Concern over plastic pollution is gathering momentum at a startling pace in the UK. But behind headline-grabbing gestures from government, citizens are taking the problem into their own hands.
Alongside the swollen torrents of the River Erme, which runs from Dartmoor through the small town of Ivybridge in southwest England, around 60 locals are braving the drizzle to pick up litter. Many of the volunteers are part of a newly formed group called Plastic Free Ivybridge, which is trying to raise awareness of single-use plastic.
They have already encouraged the local council to work towards gaining "plastic free" status for the town. This, according to the group's founder, Tim Poate, involves convincing residents and businesses to cut out things like plastic straws, coffee stirrers and plastic bags. Poate says he hopes to have businesses on board "within a couple of years."
"I'm a coastal researcher at Plymouth University," Poate told DW. "I spend a lot of my time on the beaches doing coastal research looking at beach morphodynamics, so because of that I get to see firsthand the impact of plastics moving down the river to the coastline."
The scourge of plastic pollution has become headline news.
Around 12 million tons of plastic enter the oceans each year at a cost of at least $4.7 billion to the consumer goods industry alone, according to research published in 2016.
The BBC's "Blue Planet" television series, presented by revered veteran broadcaster David Attenborough, has highlighted the horrors of plastic in the marine ecosystem to a broad audience.
It isn't just town councils that are paying attention. In January, the British government in Westminster announced a 25-year environment plan, which includes the goal of eliminating avoidable plastic waste by 2042. Celebrated by some, the plan was also widely criticized for lacking legislative bite, with no plastic-bottle tax or bottle deposit return scheme.
Citizens take action
Mother-of-two Jennifer Harris has decided to take action herself, and has earned the nickname "plastic-free Jen" for her efforts to cut plastic waste in the home.
Harris runs a cloth diaper group in Devon's capital city of Exeter and uses her Facebook page to share tips on how to cut down plastic waste in the home. This year, she has been nominated for Recycle Devon's People's Choice Award for local heroes who promote recycling.
Jen Harris with her compost bin. Harris says her family produce just a large crisp packet full of waste each week
Finding alternatives for some items – like toothbrushes – can be difficult, and she admits there are some packaged foods her family just can't give up. But it does make her more creative.
"Our downfall is crisp packets," Harris told DW. "We like crisps. I try to buy one big packet and decant those for the kids so they can take them to school. I'll use that big crisp packet as the bin bag. Potentially, we get through one big crisp packet per week. The thing that comes on the top of the milk, butter foils, crisp packets, food waste. That's it."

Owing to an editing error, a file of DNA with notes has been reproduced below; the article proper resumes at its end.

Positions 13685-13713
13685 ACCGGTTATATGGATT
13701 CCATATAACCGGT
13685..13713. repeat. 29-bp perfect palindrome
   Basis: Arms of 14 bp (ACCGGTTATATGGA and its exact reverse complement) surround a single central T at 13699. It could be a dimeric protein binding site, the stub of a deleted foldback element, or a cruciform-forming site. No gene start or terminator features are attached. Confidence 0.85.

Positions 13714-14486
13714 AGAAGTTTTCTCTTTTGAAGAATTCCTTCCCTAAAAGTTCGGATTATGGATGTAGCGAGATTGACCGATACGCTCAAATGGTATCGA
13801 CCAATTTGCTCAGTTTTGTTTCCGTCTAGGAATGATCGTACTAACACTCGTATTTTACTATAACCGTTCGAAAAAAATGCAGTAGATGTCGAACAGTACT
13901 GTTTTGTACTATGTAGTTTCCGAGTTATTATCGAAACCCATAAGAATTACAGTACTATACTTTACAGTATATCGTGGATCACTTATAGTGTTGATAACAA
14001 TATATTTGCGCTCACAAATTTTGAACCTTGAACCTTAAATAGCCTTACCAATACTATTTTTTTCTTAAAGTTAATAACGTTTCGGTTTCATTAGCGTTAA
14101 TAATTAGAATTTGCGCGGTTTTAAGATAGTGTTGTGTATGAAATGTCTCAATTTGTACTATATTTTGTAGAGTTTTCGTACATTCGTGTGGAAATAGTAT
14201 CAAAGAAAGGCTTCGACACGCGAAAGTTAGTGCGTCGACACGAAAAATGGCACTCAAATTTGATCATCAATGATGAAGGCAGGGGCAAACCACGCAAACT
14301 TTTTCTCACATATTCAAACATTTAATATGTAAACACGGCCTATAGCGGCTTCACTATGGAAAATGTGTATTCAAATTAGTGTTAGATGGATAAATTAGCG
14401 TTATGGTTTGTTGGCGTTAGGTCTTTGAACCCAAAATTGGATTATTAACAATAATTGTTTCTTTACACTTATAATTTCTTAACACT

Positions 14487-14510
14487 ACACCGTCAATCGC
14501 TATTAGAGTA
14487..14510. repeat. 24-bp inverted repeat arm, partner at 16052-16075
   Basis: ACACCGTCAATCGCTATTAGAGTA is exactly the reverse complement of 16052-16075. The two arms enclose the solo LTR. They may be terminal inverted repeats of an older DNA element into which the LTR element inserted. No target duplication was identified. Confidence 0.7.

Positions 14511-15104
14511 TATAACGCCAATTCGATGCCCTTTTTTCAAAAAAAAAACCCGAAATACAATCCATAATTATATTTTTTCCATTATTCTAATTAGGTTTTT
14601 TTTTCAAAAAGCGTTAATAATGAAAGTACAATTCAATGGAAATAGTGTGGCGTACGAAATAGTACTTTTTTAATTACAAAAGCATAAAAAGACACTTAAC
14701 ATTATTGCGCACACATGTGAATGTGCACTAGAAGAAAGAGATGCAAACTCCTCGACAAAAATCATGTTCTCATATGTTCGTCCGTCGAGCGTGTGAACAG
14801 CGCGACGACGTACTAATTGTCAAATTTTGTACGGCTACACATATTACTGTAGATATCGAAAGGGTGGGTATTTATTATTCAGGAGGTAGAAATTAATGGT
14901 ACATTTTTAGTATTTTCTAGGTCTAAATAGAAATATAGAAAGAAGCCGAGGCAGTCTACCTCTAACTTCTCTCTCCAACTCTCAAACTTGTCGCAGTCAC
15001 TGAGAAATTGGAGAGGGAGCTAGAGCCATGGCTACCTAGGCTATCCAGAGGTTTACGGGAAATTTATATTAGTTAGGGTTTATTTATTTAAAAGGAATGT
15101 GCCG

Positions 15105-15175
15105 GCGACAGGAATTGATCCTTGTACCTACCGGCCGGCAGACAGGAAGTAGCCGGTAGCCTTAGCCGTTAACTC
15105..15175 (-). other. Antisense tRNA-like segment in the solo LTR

As well as simply avoiding single-use plastic, Harris recommends consumers contact the marketing staff at supermarkets and other businesses and pressure them to cut back on avoidable packaging. But if you can't avoid it, recycle it, she says.
Simon Hill, Cleansing and Fleet Manager for Exeter City Council, says recycling has "hit a bit of a plateau" in Britain.
"There was a lot more government support and ambition for recycling 10 to 15 years ago," he told DW. "If you go back a decade or so in Britain we were recycling less than 20 percent of our waste. Now we're getting up to 40 to 50 percent, so the government did support that major step forward. We reached a level about three, four years ago and we've not really moved forward from that."
This is partly because local councils are struggling for funding anyway, he adds. "It's hard to justify getting a lot more recycling facilities when we're not really able to increase our budget."
Commenting on the government's environment plan, Caroline Lucas, joint leader of the UK's Green Party, pointed to another problem: She said recycling rates are lagging because councils are told there isn't an end market for recycled material.
Unlike many other councils, as well as collecting material in recycling bins, Exeter runs its own reclamation facilities. Every year, a recycling facility on the outskirts of the city processes 9,000 tons of waste, around 13 percent of which is plastic. The council makes around £1 million – about $1.4 million – selling sorted recyclable materials on to reprocessing businesses.
Matt Hulland, operational manager at the recycling center, welcomes the new surge in public awareness, but says it's not enough.
"There aren't enough mills that can process it. That's why it's exported, whether it be to Europe or the Far East," he told DW. "When you're looking at the circular economy package, rhetoric is great, plans are great, but the UK needs to put its money where its mouth is."
The rest of the Europe is revising its directive of waste processing to include a target of recycling at least 70 percent of household and municipal waste by 2030, and make producers responsible for what happens to packaging and electronic waste.
But with Brexit looming, it’s unclear whether the UK will adopt these rules.
"Are we going to do that? Are we going to do our own circular economy package? What are we going to do?" Hulland asks.
He's not the only one. As citizens do their bit, there is ever-more pressure on policymakers and big business to step up, too.